A Syria Strategy for Obama

Three bold steps to hasten the end of Assad's regime.

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Residents look at buildings damaged by the forces of President al-Assad in Daraya on January 16, 2013. (Reuters)

This post is part of "Obama and the Middle East: Act Two," a series produced with the Washington Institute for Near East Policy on U.S. foreign policy in the president's second term. See our full coverage here.

The Assad regime's brutal suppression of the Syrian uprising has spurred a humanitarian disaster, with the United Nations now estimating over 60,000 killed and 3 million displaced. Syrians are now dying of starvation and exposure as food and medical supplies run desperately short. The regime continues to escalate its attacks with the use of artillery, combat aircraft, and, most recently, SCUD and reportedly Fatah 110 missiles against the armed and civilian opposition.

The Obama administration has repeatedly voiced its concern that the Assad regime is considering using its chemical weapons stockpile, which includes sarin nerve gas and mustard gas, against its domestic opponents. The U.S. government reportedly even investigated the possible use of a chemical agent last month in Homs. At the same time, Washington has refused to fulfill the opposition's request for more and better weapons that would help it end the regime's onslaught, sowing anti-American sentiment that is being increasingly harvested by Islamic extremists and al-Qaeda affiliates. There is now a real danger that Assad regime's chemical weapons could fall into the hands of militants sworn to destroy the United States and its regional allies.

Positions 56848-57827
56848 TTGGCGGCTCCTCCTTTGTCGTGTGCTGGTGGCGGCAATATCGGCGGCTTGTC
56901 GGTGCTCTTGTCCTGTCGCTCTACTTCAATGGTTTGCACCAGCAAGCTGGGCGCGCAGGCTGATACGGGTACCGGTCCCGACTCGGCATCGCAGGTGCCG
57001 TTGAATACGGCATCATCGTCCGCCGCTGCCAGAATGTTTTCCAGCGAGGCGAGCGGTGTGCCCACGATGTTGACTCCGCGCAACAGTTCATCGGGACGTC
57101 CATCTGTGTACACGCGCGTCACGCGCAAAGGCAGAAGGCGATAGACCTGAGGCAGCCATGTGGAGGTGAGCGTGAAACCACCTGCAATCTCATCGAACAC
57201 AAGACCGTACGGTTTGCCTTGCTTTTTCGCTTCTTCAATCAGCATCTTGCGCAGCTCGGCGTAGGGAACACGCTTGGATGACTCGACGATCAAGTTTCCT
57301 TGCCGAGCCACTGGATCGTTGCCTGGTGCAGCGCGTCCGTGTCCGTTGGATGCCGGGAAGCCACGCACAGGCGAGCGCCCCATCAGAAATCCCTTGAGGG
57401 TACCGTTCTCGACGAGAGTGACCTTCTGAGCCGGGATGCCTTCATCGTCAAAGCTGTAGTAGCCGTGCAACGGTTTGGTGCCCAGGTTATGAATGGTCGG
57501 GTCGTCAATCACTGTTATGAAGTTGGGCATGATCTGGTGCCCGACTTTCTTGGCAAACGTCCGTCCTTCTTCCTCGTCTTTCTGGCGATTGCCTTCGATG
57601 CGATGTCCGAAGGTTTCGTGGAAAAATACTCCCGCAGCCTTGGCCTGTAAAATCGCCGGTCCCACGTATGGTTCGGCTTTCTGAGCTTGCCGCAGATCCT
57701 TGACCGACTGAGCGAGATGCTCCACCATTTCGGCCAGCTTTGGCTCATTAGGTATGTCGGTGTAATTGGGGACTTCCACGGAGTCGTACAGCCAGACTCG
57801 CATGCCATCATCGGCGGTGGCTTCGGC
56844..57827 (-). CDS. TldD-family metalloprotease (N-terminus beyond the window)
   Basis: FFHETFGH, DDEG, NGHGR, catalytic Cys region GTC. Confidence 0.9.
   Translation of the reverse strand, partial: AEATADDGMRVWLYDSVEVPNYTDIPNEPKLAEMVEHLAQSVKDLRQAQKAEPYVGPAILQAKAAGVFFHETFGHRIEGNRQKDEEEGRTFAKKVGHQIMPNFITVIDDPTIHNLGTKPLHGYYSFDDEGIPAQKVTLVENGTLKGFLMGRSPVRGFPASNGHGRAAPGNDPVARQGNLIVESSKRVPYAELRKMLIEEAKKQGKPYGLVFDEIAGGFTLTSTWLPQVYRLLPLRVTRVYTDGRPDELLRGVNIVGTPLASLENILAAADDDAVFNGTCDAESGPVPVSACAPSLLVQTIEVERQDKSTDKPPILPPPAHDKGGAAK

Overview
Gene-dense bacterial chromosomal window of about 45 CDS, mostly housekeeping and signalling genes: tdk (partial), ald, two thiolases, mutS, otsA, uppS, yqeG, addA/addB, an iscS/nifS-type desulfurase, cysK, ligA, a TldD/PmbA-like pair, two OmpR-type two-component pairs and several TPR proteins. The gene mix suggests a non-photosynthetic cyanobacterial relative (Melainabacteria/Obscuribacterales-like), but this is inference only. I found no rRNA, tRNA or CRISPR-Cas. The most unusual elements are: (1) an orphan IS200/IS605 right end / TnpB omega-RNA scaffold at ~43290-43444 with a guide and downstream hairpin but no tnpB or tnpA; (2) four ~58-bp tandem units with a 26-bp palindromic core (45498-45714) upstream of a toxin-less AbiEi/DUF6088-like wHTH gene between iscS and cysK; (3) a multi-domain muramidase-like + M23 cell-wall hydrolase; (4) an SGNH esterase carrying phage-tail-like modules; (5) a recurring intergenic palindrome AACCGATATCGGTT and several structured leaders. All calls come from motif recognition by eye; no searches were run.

With U.S. elections now settled, the Obama administration is less constrained by domestic U.S. politics and should now take bold steps to hasten the end of Assad's regime. The fight to take down the regime and its supporters may continue for some time, and divisions between opposition groups means the struggle for what replaces it may be conflict-ridden as well. Even as the war continues, Washington should take steps to ease human suffering and place itself in a better position to secure chemical weapons from use in Syria and elsewhere.

First, Washington should use patriot missile batteries in an offensive capacity against regime aircraft - and deploy them defensively against SCUD and Fatah 110 missiles targeting opposition-dominated areas along Syria's borders with Turkey and Jordan. A package of the patriot missiles recently deployed to southern Turkey augmented with an anti-aircraft capability, for example, could be used to carve out a 50-mile air exclusion zone from the Turkish border city of Kilis to Aleppo, Syria's largest city. This would help the opposition create vital "safe areas" where civilians could be secure in an organized fashion free from regime airstrikes as the war against Assad continues.

Presented by

Andrew Tabler

Andrew J. Tabler is senior fellow at the Washington Institute for Near East Policy and author of the book In the Lion’s Den: An Eyewitness Account of Washington’s Battle with Syria.

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